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Old August 2nd, 2017 #24
steven clark
Senior Member
Join Date: Dec 2003
Posts: 1,708
steven clark
Default Is Star Trek anti-semitic?

Anything but. It has a one world view and a semi-imperialist strain where Jews do very well. And above posts have mentioned all the race mixing. I watched the series back in the sixties, and have never seen the other versions. It was a lot of fun, and yes, when you compare it to Lost in Space…God, what a piece of tripe that was.
I remember Mark Goddard, one of the actors in LIS, recalled how he couldn't stop laughing because an episode he was so stupid he couldn't keep a straight face…even the final cut has him smiling.
It quickly became the Dr. Smith and Will Robinson show.

But Star trek also had some, shall we say, right wing moments. Kirk is on a planet where he provides arms (albeit muskets) to a proxy war…shades of Vietnam. Also, one episode has him with a group of whites under constant attack by the 'Chinks', and it turns out it is some kind of alternate universe where the Chinese overran the whites, and the whites are fighting back. Kirk even recovers the white's sacred stars and stripes and quotes the Declaration of Independence or something. A lot of Metro Trekkies really hate that one.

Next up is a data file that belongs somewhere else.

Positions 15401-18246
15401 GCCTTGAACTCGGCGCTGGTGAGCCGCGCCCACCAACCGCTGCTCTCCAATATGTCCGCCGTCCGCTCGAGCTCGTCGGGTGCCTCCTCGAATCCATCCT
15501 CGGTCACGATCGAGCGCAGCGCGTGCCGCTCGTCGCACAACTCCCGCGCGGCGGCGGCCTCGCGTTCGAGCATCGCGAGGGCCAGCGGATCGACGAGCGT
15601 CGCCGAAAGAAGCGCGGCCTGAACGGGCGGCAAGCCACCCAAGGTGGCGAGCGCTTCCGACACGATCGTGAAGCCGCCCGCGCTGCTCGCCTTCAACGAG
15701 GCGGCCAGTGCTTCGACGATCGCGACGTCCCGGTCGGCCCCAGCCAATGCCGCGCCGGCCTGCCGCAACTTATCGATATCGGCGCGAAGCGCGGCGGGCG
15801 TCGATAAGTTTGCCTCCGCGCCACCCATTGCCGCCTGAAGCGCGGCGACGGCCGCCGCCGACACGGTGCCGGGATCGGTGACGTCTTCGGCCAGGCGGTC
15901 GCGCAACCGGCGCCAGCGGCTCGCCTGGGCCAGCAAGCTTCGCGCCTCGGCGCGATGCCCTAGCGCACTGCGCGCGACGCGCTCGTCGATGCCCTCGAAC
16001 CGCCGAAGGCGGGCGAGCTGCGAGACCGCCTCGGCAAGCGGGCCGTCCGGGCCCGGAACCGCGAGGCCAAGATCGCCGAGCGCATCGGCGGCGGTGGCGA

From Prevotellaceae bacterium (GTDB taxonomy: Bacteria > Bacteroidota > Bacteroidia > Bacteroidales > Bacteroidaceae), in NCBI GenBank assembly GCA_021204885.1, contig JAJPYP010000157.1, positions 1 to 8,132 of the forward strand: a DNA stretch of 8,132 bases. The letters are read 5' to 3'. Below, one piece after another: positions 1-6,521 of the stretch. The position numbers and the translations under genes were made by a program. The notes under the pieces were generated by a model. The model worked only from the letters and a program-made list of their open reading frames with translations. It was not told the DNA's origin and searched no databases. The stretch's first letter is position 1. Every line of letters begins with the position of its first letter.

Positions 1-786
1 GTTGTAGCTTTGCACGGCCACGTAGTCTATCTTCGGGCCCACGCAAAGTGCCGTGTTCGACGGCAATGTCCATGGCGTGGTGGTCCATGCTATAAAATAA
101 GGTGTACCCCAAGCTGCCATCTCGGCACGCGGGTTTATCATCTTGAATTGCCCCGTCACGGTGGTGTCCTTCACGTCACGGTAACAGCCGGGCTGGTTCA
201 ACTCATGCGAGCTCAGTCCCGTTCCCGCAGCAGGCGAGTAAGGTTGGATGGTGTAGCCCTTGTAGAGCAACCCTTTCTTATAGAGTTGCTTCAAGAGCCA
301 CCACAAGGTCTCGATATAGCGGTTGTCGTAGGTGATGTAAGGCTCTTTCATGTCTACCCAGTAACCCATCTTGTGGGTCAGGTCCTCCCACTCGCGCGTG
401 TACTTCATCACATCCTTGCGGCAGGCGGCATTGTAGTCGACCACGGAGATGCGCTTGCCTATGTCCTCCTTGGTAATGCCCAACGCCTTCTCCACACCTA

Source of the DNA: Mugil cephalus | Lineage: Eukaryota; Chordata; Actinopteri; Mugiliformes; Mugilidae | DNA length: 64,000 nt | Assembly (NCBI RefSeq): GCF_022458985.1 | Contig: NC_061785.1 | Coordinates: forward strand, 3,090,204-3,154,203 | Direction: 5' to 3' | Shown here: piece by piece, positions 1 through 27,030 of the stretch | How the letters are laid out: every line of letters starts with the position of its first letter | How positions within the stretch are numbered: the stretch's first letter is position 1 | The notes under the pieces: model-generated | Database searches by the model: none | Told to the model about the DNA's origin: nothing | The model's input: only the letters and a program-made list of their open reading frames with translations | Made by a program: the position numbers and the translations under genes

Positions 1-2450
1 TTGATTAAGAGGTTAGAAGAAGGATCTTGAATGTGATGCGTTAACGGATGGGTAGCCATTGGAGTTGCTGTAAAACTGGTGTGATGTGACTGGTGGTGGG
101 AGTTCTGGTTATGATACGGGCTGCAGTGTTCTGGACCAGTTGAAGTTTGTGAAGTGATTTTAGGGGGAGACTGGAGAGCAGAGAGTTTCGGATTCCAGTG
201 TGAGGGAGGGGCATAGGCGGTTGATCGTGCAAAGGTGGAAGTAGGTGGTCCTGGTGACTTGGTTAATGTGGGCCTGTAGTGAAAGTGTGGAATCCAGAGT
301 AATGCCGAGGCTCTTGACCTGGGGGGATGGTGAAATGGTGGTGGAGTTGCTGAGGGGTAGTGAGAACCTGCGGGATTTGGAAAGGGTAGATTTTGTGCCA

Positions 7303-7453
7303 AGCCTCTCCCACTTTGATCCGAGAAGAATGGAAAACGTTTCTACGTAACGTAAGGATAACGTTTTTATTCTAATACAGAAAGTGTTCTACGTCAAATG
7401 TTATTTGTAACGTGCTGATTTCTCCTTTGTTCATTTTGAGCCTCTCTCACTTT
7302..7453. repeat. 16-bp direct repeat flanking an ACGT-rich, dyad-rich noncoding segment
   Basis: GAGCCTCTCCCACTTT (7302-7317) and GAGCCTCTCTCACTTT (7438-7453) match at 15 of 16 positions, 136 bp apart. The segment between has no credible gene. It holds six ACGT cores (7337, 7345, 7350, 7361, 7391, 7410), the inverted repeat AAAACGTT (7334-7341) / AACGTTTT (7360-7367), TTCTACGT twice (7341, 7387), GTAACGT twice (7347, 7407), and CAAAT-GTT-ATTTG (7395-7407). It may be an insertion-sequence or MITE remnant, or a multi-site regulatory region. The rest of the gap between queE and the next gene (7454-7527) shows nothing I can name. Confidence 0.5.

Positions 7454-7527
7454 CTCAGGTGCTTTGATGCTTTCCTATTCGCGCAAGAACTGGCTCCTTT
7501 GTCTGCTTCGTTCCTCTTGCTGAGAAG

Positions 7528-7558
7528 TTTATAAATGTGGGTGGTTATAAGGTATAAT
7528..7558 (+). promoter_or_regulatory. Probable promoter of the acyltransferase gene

I think, however, of other sci-fi series. There is Stargate SG-1 where Colonel O'Neill and Te'uk are teamed up like Huck Finn and Jim. Also, Farscape, where a lot of wacky looking aliens are at odds with the Peacekeepers, who are always white. One of the aliens has a child by a white Peacekeeper, and a theme of the show is how the son keeps trying to make himself white. Also interesting is that for all the time spent on aliens, the real heart of the series is the American astronaut and Aeron Sun, a white peacekeeper. Real humans always win out over aliens.
Although Aeron Sun is played by Karen Black, and she really looks Jewish (and a tad horsey).
A tenant of sci-fi is an anti-white and universalist world.
As for Kirk and Uhuru's kiss, Roddenberry admits he was very proud of that moment.

Roddenberry also was behind The Lieutenant, a series before Star Trek, about a Lieutenant in the Marines. One episode (with Dennis Hopper) dealt with a 'bigoted Marine' (that was what we said before 'racist' took over) and a…what else? noble black Marine, and how the problem is overcome.
The series only lasted one season, and NBC cut that episode because it was too controversial.